St. Louis County police say they are looking into allegations that officers covered up security cameras during shifts at a MetroLink substation, among other allegations raised by Metro transit officials in a Sunday Post-Dispatch column.
The statement released Sunday by county police Chief Jon Belmar and spokesman Sgt. Shawn McGuire implies the allegations are the result of “politics and infighting.” The statement says the security camera at North Hanley MetroLink substation, which documented at least eight instances since 2015 of police covering up its lens, is improperly placed in a “private room.”
“A limited number of carefully selected images from over a two-and-a-half-year period that were pulled from an improperly-placed surveillance camera in a 12x14 private room appeared with the article,” McGuire wrote. “This room is used to monitor security cameras, hold briefings and complete report writing. It is also the only room officers have to take breaks from work and weather as well as change clothes and equipment at the end of a shift.”
McGuire wrote that the camera, which is monitored by the Bi-State Development Agency, “is clearly an invasion of privacy.”
“Regardless of the critic’s opinion, however motivated such an opinion may be, I am confident that the doubling of manpower on the line by the St. Louis County Police Department last year partnered with the good work of our police officers, is making a difference,” Belmar said in the statement.
The department previously had declined to make Belmar or Capt. Scott Melies, who supervises the county officers working MetroLink, available for Sunday’s piece by columnist Tony Messenger.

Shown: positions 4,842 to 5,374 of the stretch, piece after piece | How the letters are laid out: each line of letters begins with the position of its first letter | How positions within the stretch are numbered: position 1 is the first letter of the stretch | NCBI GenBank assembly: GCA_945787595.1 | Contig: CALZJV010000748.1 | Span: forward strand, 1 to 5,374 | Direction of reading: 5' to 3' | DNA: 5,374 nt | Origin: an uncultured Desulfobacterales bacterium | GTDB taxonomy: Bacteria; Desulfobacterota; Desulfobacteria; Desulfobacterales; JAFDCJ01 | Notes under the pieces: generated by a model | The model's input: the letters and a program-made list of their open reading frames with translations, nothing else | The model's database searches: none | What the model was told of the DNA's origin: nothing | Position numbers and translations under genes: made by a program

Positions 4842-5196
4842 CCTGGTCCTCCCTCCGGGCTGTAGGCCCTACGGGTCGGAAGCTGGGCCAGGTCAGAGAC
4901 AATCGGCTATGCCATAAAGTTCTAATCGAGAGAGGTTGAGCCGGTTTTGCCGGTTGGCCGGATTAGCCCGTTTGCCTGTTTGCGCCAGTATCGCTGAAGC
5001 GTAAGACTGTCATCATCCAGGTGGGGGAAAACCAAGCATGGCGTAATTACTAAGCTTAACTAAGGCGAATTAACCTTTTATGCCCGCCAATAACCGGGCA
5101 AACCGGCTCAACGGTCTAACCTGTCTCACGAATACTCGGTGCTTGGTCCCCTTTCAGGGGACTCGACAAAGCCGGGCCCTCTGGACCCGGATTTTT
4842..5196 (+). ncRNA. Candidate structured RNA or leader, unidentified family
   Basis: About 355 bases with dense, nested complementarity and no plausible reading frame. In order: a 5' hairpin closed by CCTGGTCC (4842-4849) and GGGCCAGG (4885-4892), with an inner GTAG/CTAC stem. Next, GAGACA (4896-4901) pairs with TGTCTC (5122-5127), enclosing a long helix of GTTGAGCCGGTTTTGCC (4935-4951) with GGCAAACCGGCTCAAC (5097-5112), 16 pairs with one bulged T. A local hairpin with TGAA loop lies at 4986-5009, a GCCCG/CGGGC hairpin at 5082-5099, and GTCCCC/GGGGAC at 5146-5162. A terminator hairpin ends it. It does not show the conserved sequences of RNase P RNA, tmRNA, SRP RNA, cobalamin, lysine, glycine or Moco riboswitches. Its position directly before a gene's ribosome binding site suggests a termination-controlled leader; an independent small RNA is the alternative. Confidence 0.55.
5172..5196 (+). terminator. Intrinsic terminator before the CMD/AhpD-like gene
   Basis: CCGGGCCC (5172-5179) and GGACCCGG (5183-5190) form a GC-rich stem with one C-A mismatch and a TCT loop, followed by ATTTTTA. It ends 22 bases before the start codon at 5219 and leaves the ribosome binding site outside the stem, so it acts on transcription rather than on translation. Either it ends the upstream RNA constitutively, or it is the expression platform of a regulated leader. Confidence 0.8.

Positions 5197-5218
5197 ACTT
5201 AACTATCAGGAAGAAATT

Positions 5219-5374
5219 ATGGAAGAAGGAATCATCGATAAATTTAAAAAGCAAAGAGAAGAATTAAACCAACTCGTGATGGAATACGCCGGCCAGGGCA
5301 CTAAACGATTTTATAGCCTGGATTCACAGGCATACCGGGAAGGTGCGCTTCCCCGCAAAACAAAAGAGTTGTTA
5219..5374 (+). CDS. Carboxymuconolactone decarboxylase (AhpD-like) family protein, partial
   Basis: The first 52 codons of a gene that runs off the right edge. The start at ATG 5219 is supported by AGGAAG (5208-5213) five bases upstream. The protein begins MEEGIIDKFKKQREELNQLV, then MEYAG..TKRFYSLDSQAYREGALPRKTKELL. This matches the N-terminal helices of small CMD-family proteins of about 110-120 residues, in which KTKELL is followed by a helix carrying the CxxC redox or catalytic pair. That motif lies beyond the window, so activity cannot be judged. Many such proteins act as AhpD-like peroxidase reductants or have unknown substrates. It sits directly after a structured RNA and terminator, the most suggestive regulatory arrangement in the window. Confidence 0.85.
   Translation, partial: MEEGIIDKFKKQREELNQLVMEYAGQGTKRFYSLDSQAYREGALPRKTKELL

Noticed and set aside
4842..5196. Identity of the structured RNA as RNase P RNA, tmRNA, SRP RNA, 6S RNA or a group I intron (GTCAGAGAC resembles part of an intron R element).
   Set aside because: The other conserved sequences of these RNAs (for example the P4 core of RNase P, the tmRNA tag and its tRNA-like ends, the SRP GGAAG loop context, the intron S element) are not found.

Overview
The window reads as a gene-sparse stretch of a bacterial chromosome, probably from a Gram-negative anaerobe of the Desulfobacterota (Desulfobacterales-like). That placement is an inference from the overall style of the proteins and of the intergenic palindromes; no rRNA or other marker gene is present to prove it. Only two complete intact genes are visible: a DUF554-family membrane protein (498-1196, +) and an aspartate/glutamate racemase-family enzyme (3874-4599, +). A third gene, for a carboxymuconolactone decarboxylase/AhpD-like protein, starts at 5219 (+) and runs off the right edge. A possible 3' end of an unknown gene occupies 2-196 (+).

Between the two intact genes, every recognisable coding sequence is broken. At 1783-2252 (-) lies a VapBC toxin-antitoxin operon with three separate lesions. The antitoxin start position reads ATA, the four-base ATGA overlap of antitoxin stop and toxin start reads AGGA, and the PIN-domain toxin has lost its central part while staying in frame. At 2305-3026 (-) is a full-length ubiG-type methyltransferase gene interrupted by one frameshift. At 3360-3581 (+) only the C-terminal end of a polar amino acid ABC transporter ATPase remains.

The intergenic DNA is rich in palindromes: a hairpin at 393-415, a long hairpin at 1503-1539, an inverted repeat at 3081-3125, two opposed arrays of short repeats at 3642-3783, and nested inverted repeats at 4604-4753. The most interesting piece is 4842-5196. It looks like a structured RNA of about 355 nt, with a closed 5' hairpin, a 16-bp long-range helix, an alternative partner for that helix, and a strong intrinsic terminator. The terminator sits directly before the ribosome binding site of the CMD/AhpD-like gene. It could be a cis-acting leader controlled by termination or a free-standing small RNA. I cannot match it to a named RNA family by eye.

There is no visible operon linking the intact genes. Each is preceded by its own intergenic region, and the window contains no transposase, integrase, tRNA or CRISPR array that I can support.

Metro operates 46 miles of light rail and 79 bus routes in its territory, which traverses St. Louis County, the city of St. Louis, and St. Clair County in Illinois.
In response to spikes in violence, including shootings and assaults on light-rail platforms in the city and county, St. Louis County now supervises all the officers working the transit system under a memorandum of understanding signed by regional political leaders.
The allegations follow months of building tension between county police and Metro public safety officials over patrolling the public transit rails.
Metro officers have been unable to enforce laws on the transit lines in the county under legal threat from both Belmar and St. Louis County Prosecutor Bob McCulloch. Those county officials allege that the Metro officers — all of whom have Class A peace officer licenses through the state of Missouri — lack the proper legal authority to enforce the law.